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No parent wants to have a sick child, but a child who has a seizure while ill is downright frightening for any parent. Seizures that are accompanied by a fever are called “febrile seizures,” and occur in 2 to 5% of the population. Thankfully, most of the time these seizures do not lead to long-term problems. Here’s what you need to know.

Febrile seizures are seizures accompanied by a fever at or greater than 100.4. Usually, the seizure occurs at the onset of the fever. How high the fever is not as important as how quickly it rises. Febrile seizures occur in children between the ages of 6 and 60 months, so they make up the most common type of seizures in young children. The most common age of a febrile seizure is between the ages of 12 and 18 months.

A child having a seizure may look pale, or the lips may have a bluish discoloration. He or she may stare off or the eyes may roll back, as the child becomes unresponsive. The arms and legs may become stiff and twitch or jerk rhythmically. Breathing may become shallow and the heart rate will increase. Febrile seizures usually only last a few minutes, but occasionally last much longer. Typically a child has only one seizure in a 24-hour period. If they have more than one seizure, or if the seizure lasts longer than 15 minutes, this is considered a complex febrile seizure, which may require hospitalization and further workup by a neurologist.

If your child has a febrile seizure, the most important thing to do is make sure he is safe. Place him on a flat surface such as the floor or a bed away from objects that may cause him harm. Turn his head to the side so if he vomits, he will not choke. Do not stick anything into your child’s mouth during the seizure, and be assured that he will not swallow his tongue. If the seizure lasts more than 5 minutes, call 911.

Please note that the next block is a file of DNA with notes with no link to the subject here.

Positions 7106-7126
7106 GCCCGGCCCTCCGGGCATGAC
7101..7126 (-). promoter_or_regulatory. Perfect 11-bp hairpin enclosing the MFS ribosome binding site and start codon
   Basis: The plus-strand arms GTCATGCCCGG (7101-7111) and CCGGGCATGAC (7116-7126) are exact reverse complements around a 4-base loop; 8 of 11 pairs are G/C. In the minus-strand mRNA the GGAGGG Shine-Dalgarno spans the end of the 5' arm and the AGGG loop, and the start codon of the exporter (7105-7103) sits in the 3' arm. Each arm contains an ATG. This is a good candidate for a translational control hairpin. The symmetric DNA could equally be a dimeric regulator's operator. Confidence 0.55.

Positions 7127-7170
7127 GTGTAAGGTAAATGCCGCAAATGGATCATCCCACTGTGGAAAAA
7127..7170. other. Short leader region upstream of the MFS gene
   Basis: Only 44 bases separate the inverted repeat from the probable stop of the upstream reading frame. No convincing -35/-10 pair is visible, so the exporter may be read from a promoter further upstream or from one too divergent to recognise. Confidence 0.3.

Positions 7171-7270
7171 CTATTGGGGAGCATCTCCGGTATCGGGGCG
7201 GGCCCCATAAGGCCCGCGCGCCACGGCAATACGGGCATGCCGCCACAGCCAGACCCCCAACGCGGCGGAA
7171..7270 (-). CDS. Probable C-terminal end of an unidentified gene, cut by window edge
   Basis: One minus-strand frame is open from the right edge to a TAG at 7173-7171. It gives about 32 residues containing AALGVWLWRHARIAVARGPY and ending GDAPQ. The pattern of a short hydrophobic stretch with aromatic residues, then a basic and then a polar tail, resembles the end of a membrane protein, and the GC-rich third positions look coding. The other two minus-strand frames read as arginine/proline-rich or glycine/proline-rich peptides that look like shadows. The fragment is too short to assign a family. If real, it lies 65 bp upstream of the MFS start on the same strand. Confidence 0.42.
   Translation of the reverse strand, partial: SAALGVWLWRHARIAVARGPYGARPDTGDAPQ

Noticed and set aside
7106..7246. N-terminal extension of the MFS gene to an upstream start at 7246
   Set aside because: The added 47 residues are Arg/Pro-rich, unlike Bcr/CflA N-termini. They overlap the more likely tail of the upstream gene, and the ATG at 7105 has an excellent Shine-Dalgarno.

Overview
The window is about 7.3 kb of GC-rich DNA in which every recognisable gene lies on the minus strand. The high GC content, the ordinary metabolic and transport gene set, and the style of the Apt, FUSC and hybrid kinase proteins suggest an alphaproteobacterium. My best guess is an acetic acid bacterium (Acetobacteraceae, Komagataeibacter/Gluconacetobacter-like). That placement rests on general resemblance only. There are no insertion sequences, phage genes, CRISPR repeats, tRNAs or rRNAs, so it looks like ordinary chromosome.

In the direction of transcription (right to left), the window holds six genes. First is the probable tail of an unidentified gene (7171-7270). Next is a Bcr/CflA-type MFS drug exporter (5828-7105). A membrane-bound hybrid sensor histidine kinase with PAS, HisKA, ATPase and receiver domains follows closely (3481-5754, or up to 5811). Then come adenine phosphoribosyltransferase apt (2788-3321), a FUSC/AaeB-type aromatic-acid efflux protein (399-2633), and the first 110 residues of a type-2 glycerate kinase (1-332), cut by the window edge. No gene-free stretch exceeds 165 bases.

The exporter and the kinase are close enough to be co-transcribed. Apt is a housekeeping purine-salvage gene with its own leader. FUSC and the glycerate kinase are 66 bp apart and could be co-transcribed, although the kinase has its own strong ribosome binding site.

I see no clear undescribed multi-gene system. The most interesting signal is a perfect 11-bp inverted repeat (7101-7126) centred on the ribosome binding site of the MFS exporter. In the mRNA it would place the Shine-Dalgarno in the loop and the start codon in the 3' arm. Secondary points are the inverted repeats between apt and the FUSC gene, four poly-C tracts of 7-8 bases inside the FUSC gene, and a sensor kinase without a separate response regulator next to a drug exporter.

It is important for your child to be evaluated by a pediatrician after the seizure to look for a cause of the fever. For children under a year of age, they may need a spinal tap to look at the fluid surrounding the brain in order to make sure they don’t have meningitis. Older children would have more specific findings of meningitis, such as headache, altered mental status, and a stiff neck. They would only need a spinal tap if these findings are present along with the fever and seizure. For most children, febrile seizures are not associated with neurologic infections or other findings, and will need no further work up other than a good physical exam.

Febrile seizures tend to run in families. For children under a year of age, they have a 50% chance of having another seizure. Older children have a 30% chance. There is no way to prevent febrile seizures. Even if you give your child fever reducers such as acetaminophen or ibuprofen, they are still at risk. Most children will not need to be on a preventive anti-seizure medication.

Febrile seizures are scary for parents to witness, but be assured that they do not cause long-term brain damage. Also, there is no association with developing a seizure disorder or epilepsy later in life. Thankfully, most children with febrile seizures tend to outgrow them after the age of 5.

Takeaways

  • Febrile seizures are caused by a fever.
  • They are the most common cause of fever in infants.
  • Most are not emergencies.
  • Keep you baby safe during a seizure.
  • If the seizure lasts longer than 5 minutes, call 911.

References

  1. American Academy of Pediatrics. Clinical Practice Guidelines—Febrile Seizures.
  2. American Academy of Pediatrics. Febrile Seizures.

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